he looked from his window into another home and saw a woman bathing. He coveted her. He
sinned. But this sin was repentable, as he could have restrained himself and moved on.
But, David choose to continue coveting the woman, Bathsheba. He brought her to the palace
and forced her to have sexual relations with him. Because he was both King and Prophet,
Bathsheba had no choice in the matter, and David coerced her using unrighteous dominion
to break sacred covenants that she had to her husband. When Bathsheba became pregnant
from David’s abuse, he again had an opportunity to change and repent, but for far more serious
sins. Instead, he chose to attempt a cover-up, and when that failed, he had Bathsheba’s
husband killed. We can only imagine the pain and trauma Bathsheba endured, as she was shunned
by the women around her and the sins of the king were put upon her head. But she was a
survivor, and managed to raise her son Solomon in relative safety. On the other hand, David was severely rebuked
by the Lord, and in both the New Testament and Doctrine and Covenants we are reminded
that David’s sins barred him from celestial exaltation in the next life. Like Anakin Skywalker,
David was the one who was chosen above all others, but who choose fear and wickedness,
becoming the evil he was sworn to protect his people against. So, how do we deal with spiritual abuse? First,
everyone be kind. Practice empathy and not control. Second, believe people. Sometimes
people who have been spiritually abused lash out against their religion or their abuser.
That is normal, and it is because they are hurting so very badly. Don’t argue with
them or remind them that “not all Mormons,” listen to them, and sympathize with them.
Also, use your own powers of discernment to avoid people who enjoy practicing unrighteous
dominion. Once you are aware of the danger, don’t allow yourself to get sucked in. If you are the victim of spiritual abuse seek
help. Call the National Domestic Violence Hotline or visit their website. If you were
religiously abused as a child and still feel fear, anxiety, resentment or have trouble
moving on, I recommend “The Subtle Power of Spiritual Abuse”. I haven’t read the
book myself but I did research on what books have been helpful and I think this is a good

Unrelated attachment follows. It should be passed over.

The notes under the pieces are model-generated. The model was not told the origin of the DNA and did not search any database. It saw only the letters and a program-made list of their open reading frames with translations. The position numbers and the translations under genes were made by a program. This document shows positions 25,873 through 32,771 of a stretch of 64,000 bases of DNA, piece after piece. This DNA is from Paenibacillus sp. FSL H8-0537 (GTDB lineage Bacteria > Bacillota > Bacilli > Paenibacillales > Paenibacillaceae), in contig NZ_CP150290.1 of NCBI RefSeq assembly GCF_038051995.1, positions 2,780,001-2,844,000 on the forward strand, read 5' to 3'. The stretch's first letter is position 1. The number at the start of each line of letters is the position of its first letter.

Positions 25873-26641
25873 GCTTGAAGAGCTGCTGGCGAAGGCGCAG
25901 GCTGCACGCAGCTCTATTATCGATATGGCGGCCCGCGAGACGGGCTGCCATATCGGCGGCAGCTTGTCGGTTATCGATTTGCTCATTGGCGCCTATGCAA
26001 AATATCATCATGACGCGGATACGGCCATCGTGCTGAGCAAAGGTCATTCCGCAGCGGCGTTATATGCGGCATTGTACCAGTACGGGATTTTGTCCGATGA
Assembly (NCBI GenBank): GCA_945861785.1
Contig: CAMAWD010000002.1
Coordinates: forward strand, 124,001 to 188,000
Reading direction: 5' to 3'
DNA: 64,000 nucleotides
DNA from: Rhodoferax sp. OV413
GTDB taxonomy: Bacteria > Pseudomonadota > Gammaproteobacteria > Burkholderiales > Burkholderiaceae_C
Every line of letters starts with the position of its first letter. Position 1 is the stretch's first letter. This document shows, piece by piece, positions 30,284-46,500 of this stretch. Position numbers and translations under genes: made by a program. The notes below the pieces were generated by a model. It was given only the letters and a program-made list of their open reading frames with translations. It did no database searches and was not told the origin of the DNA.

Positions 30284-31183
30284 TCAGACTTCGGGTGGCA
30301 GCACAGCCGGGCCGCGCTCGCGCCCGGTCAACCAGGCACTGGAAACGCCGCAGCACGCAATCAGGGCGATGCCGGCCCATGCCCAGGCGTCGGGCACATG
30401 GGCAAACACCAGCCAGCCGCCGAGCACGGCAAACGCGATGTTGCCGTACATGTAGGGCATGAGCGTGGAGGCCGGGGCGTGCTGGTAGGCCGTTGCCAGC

place to start. The link is below. Look for the signs of religious and spiritual
abuse, these include: People in authority using that authority to
bolster their own image. People who insist on others making sacrifices
for the church or the cause, but never seem to make any or equal offerings themselves.
Leaders who rely on threats and coercion. Use personal revelation. People around whom
you do not feel at peace and safe are not peaceful, safe people. I would also recommend everyone read the article
by Steve Hoppe, a Christian marriage counselor who outlines spiritual abuse in the home,
and explains the psychology that the survivors may be feeling. The article is the last link
in the sources. Finally, I want victims of religious abuse,
from every religion, to know that you are not going to be punished by some harsh or
horrible God. You are a soul and you are valuable. We can’t change the past, but we can choose
the future. You are allowed, and encouraged, to completely cut off contact with your abusers,
be they church leaders, neighbors, parents or your spouse. You are allowed to only see
them in very limited and public settings. You are allowed to be angry with them, you
get to feel what you feel and live your personal truths. Please seek counseling, because while
anger is helpful at first, constant anger will only hurt you, not them, and you deserve
to heal. You deserve help that only a qualified professional can give. Please read books or
join support groups that will help you process your experiences and begin to heal. Be wary
of people or groups that enable you to stagnate, and don’t encourage your progress. And although
it is hard to do, and it is an understandable reaction, please don’t turn hatefully against
an entire religion because of the abuse you experienced at the hands of a few. Most people,
religious or not, are trying to to their best. I am sorry that that was not your experience.
You deserved better. Thanks for joining us! Firm Foundations is
created by me, Hannah. We are funded by the More Good Foundation, with production assistance
from Rachel Grant. Don’t forget to subscribe, and we’ll catch
you next time.